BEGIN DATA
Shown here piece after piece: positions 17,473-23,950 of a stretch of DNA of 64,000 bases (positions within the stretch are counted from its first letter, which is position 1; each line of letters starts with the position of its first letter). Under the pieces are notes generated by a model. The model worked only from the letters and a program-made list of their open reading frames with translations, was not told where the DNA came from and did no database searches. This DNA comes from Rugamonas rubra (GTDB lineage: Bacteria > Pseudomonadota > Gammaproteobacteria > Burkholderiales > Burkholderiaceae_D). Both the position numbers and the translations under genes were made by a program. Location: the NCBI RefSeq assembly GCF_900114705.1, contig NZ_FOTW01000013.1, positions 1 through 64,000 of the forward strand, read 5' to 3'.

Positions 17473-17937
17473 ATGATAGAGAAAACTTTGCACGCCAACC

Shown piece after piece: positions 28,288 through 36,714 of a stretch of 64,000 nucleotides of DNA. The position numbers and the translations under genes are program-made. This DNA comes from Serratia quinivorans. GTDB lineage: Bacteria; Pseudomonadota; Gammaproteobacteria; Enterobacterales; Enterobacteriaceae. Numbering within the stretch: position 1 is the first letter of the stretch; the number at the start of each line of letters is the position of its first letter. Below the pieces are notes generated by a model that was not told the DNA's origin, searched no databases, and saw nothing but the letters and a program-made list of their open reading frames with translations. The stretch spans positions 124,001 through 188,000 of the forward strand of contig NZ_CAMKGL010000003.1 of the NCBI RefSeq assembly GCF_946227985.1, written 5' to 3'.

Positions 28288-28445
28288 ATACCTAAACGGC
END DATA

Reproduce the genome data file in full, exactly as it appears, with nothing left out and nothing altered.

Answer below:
Shown here piece after piece: positions 17,473-23,950 of a stretch of DNA of 64,000 bases (positions within the stretch are counted from its first letter, which is position 1; each line of letters starts with the position of its first letter). Under the pieces are notes generated by a model. The model worked only from the letters and a program-made list of their open reading frames with translations, was not told where the DNA came from and did no database searches. This DNA comes from Rugamonas rubra (GTDB lineage: Bacteria > Pseudomonadota > Gammaproteobacteria > Burkholderiales > Burkholderiaceae_D). Both the position numbers and the translations under genes were made by a program. Location: the NCBI RefSeq assembly GCF_900114705.1, contig NZ_FOTW01000013.1, positions 1 through 64,000 of the forward strand, read 5' to 3'.

Positions 17473-17937
17473 ATGATAGAGAAAACTTTGCACGCCAACC

Shown piece after piece: positions 28,288 through 36,714 of a stretch of 64,000 nucleotides of DNA. The position numbers and the translations under genes are program-made. This DNA comes from Serratia quinivorans. GTDB lineage: Bacteria; Pseudomonadota; Gammaproteobacteria; Enterobacterales; Enterobacteriaceae. Numbering within the stretch: position 1 is the first letter of the stretch; the number at the start of each line of letters is the position of its first letter. Below the pieces are notes generated by a model that was not told the DNA's origin, searched no databases, and saw nothing but the letters and a program-made list of their open reading frames with translations. The stretch spans positions 124,001 through 188,000 of the forward strand of contig NZ_CAMKGL010000003.1 of the NCBI RefSeq assembly GCF_946227985.1, written 5' to 3'.

Positions 28288-28445
28288 ATACCTAAACGGC